News Release

How does climate change affect birds?

Research staff from the UPV and the UV assess the impact of climate change on the productivity of the common reed warbler and the moustached warbler

Peer-Reviewed Publication

Universitat Politècnica de València

How does climate change affect birds?


The two species studied were the moustached warbler (Acrocephalus melanopogon) and the common reed warbler (Acrocephalus scirpaceus), both associated with wetlands on the Mediterranean coast.

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Credit: UPV

The work, published in the Bird Study scientific journal, is part of the PhD thesis that Pau Lucio, Associate Lecturer in the Animal Science Department at the Gandia Campus, is developing between the UPV and the Cavanilles Institute of Biodiversity and Evolutionary Biology of the University of Valencia.

The two species studied were the moustached warbler (Acrocephalus melanopogon) and the common reed warbler (Acrocephalus scirpaceus), both associated with wetlands on the Mediterranean coast.

The moustached warbler is a resident/short-distance migrant listed as "vulnerable" in the Spanish Red Data Book of Birds 2021 due to its population decline in recent years. Spain is home to the largest population of this species in Western Europe.

In contrast, the common reed warbler, more generalist in its habitat preferences, is a long-distance migrant (it visits Spanish wetlands during the breeding season and spends the winter in Africa). Its conservation status is defined as of "least concern", as it is widely distributed throughout Europe.

Scientific ringing

According to Pau Lucio, the research has aimed to understand to what extent different climatic and/or geographical factors are affecting productivity, i.e. the relationship between the number born in a given year and the number of adults of both species, using a large database with 25 years of ringing in Spanish wetlands. "Specifically, we have used data from the scientific ringing programme for the monitoring of breeding bird species in Spain (PASER) between 1995 and 2021", adds Pau Lucio.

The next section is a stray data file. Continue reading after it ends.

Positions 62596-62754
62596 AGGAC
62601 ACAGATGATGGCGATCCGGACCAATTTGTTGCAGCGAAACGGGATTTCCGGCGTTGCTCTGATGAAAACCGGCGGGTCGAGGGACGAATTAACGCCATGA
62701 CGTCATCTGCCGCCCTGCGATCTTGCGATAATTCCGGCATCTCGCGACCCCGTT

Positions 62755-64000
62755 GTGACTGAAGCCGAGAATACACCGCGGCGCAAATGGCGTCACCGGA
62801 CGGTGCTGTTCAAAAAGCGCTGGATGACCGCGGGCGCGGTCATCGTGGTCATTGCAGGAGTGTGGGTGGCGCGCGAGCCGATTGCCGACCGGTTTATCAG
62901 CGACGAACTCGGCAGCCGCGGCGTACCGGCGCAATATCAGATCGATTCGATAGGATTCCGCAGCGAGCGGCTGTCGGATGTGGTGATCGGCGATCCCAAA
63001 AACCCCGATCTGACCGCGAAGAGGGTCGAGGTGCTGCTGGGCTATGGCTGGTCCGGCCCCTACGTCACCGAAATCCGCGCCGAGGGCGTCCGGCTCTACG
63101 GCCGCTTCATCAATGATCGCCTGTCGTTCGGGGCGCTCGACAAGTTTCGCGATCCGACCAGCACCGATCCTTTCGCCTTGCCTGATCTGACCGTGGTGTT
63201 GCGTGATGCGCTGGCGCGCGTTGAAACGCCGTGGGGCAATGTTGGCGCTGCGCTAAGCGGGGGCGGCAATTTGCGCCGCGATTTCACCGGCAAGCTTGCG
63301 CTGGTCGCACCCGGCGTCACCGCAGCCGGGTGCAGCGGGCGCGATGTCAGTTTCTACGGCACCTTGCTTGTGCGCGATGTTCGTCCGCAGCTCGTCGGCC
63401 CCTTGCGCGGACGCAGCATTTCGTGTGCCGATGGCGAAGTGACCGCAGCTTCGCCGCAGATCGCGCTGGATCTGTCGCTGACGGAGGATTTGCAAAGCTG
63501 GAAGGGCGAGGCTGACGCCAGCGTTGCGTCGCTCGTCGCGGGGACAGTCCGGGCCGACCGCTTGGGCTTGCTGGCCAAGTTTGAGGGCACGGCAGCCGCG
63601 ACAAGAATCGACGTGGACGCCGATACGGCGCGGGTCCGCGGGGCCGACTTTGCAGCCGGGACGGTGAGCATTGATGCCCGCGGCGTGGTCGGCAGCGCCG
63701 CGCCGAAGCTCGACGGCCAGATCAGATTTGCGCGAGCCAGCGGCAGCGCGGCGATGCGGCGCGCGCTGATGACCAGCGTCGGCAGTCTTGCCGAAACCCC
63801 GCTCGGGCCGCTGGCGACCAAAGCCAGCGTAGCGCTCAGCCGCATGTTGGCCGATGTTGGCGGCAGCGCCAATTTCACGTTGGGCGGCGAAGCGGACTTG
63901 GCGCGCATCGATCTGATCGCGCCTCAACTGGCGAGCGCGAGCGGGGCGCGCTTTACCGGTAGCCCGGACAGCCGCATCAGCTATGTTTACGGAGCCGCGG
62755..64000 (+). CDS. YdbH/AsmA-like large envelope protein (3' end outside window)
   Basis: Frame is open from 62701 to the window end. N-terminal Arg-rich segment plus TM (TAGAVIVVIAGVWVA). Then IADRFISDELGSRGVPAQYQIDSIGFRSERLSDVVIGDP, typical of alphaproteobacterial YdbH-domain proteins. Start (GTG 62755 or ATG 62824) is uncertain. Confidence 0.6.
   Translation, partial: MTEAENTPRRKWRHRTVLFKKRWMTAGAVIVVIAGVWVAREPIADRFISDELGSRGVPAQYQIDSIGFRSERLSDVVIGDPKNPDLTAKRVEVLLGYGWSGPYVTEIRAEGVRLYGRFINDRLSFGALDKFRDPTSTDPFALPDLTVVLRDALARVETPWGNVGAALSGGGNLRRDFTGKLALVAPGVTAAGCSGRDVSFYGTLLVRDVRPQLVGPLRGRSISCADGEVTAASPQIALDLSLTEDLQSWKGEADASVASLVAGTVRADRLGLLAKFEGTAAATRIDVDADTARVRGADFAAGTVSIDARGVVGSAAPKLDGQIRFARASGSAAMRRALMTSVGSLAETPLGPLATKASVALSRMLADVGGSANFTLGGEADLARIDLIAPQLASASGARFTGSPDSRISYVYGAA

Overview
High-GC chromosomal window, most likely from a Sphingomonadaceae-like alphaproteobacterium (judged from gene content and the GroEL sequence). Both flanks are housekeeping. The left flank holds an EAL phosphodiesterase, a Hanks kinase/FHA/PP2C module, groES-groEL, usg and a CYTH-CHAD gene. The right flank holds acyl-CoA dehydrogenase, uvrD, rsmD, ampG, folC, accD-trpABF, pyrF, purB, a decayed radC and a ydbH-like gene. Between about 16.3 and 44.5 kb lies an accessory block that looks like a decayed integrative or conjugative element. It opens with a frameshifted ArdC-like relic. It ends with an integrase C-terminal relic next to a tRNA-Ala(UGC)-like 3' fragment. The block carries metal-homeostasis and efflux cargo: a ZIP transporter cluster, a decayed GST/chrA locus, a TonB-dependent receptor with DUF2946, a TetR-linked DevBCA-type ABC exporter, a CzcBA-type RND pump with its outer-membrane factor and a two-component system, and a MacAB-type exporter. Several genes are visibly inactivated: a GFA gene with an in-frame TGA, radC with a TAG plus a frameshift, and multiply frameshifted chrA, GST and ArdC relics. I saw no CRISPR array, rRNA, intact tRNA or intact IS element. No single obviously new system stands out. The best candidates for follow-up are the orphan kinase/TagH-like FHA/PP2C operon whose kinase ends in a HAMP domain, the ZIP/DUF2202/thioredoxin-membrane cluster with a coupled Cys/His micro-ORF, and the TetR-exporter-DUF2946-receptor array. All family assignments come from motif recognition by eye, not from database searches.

Effect of extreme weather events

The study concludes that a cumulative rainfall of up to approximately 100 mm favours the productivity of the moustached warbler, and rainfall above this threshold is detrimental to the reproduction of the species. As for temperatures, the UPV and UV team observed that high values have a negative effect.

In contrast, temperature positively affected common reed warbler productivity, while rainfall had almost no effect. However, productivity also peaked when rainfall was close to 100 mm.

"Warmer temperatures and more frequent heavy rainfall may compromise the conservation of the moustached warbler in Spain due to the adverse effect of both elements on its productivity. In contrast, higher temperatures may benefit the common reed warbler," says Virginia Garófano from the Research Institute for Integrated Coastal Zone Management (IGIC) of the UPV Gandia Campus.

Thus, the study concludes that, given the current climate emergency, it is likely that the population of the moustached warbler will decrease while the population of the common reed warbler could increase. However, further work is needed to establish the specific impact of climate change on survival and its implications for the population trends and dynamics of these two species.

Climate-sensitive periods

One of the main advances of this work has been to be able to use a large database with a large spatial and temporal distribution and also to investigate the specific period (time window) in which climate variables have the most significant impact on productivity to define climatically sensitive periods taking into account spatial variables (site, longitude, latitude and elevation) and temporal changes (year).

"This advance in the ecological modelling of trends in bird populations has been possible thanks to the use of complex data modelling techniques such as data mining, machine learning techniques and the use of genetic algorithms in the optimisation of the models," says Rafael Muñoz-Mas, researcher also linked to the IGIC of the UPV and co-author of the study.

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